Dying Worker Mobility and the Economy
There is something to be said for the benefits of worker mobility, which helped define the U.S. economy from the 1950s until recently. People would relocate to find the best jobs. Employers had access to large pools of potential workers because they could call on candidates from outside their immediate geographic locations. The movement was aided by a long period in which home prices mostly rose. People could sell a home with financial benefit, if it was best for them to move for a better job.
A workforce that is not mobile almost certainly robs both employers and employees of key benefits. Companies are forced to review smaller pools of candidates. Stationary workers cannot better themselves in terms of pay and increased skills. America finds itself in a period in which labor force movement is frozen, probably because of millions of underwater mortgages and people who fear that, if they do relocate, the poor economy puts their new jobs at risk.
New data from Gallup show:
Gallup finds workers in 2012 report staying at their current company more years on average than they did in 2002, having only asked that question twice. The average time at one's current company is 9.2 years in 2012 compared with an average of 7.4 years in 2002.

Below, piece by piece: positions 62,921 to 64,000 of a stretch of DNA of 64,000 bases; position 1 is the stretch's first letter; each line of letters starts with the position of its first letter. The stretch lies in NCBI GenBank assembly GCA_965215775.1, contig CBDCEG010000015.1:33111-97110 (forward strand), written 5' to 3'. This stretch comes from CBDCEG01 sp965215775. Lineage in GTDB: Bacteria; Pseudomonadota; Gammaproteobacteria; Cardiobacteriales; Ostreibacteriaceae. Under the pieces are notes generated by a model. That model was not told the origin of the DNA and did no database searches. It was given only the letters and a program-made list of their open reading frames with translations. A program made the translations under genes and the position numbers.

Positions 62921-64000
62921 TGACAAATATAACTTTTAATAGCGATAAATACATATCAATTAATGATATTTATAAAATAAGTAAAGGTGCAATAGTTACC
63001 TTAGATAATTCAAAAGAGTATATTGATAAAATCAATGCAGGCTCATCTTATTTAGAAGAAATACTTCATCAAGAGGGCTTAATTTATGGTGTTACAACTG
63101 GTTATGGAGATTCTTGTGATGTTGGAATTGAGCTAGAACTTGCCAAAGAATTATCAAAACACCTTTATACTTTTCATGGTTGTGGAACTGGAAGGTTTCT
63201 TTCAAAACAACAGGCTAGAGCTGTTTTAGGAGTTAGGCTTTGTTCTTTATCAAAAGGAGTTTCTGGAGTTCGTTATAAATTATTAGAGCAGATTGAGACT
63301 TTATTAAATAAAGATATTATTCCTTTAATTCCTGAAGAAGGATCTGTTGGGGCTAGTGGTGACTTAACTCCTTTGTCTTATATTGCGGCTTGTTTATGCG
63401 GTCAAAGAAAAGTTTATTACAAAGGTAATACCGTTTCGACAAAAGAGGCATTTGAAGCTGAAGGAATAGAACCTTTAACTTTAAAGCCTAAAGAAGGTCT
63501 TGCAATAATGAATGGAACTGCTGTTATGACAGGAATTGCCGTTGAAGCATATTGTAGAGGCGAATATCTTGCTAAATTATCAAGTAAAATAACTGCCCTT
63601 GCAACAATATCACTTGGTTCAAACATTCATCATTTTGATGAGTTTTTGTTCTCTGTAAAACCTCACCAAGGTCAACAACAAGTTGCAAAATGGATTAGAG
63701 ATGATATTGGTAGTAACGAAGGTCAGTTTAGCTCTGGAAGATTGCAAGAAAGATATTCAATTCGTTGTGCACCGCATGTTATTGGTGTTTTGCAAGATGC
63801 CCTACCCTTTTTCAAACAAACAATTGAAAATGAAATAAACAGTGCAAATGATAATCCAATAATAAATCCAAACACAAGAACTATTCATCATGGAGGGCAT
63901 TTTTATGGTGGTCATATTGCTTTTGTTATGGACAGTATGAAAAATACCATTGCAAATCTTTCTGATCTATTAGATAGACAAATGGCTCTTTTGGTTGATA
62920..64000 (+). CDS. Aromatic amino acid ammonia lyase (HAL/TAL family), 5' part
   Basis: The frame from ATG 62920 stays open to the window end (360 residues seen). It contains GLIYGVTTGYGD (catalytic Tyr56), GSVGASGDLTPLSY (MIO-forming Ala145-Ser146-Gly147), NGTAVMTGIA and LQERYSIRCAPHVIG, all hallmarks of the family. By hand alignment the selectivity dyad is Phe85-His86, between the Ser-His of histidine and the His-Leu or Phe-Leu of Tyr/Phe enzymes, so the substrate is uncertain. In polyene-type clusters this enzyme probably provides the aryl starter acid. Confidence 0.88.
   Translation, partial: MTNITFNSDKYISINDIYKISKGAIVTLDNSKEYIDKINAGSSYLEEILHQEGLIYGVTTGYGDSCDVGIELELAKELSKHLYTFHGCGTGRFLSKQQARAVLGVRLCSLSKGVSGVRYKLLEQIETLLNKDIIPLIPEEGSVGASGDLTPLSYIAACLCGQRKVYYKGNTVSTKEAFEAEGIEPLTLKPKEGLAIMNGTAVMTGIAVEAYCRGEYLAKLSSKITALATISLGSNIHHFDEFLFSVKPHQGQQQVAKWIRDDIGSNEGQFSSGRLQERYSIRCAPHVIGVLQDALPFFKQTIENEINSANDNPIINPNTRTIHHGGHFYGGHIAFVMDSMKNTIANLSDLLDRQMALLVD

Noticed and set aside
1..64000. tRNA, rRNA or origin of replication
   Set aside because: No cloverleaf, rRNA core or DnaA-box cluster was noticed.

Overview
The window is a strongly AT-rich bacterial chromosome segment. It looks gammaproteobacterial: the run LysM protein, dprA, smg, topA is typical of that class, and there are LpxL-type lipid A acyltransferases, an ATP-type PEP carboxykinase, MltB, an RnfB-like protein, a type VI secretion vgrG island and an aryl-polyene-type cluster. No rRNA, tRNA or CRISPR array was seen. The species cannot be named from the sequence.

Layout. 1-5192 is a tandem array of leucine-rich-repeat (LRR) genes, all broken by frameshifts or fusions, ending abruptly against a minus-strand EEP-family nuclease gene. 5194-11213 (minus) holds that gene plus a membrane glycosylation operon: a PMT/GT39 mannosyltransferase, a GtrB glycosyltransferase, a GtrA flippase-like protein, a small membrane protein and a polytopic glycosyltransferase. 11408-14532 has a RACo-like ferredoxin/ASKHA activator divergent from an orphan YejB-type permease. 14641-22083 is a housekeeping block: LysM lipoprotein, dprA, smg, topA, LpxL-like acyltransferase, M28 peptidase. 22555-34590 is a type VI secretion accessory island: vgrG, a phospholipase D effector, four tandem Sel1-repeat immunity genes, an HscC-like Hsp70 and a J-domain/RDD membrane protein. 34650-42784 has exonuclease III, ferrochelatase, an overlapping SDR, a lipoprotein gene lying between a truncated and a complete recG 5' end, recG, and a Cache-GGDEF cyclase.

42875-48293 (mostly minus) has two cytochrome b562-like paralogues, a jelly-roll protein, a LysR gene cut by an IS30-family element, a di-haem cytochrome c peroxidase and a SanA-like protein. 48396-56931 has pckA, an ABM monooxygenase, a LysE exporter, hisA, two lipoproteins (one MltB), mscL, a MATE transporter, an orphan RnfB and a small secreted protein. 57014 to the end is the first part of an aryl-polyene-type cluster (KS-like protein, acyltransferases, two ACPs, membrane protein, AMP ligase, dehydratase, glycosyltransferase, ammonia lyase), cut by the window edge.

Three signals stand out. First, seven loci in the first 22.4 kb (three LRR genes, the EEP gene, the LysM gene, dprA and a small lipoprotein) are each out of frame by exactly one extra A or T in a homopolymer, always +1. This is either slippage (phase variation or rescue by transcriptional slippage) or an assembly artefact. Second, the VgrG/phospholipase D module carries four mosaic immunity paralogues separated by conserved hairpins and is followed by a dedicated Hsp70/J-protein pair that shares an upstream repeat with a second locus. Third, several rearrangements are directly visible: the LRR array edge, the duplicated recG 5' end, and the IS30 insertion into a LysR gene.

The difference, which occurred over such a short period, is stunning.
The same poll shows that workers have continued to labor the same number of hours now and through the recession. This may be because companies that cut workforces tried to squeeze additional productivity from employees who remained.
There is already anecdotal evidence that people who are without jobs for long periods lose critical skills, and this makes them less desirable to potential employers. The dying mobile workforce causes a related problem. People who stay too long at one job may learn to do it very well, but that is all they learn.
Methodology: Results are based on telephone interviews conducted Aug. 9 to 12, 2012, with a random sample of 1,012 adults, aged 18+, living in all 50 U.S. states and the District of Columbia.
Douglas A. McIntyre
Filed under: 24/7 Wall St. Wire, Labor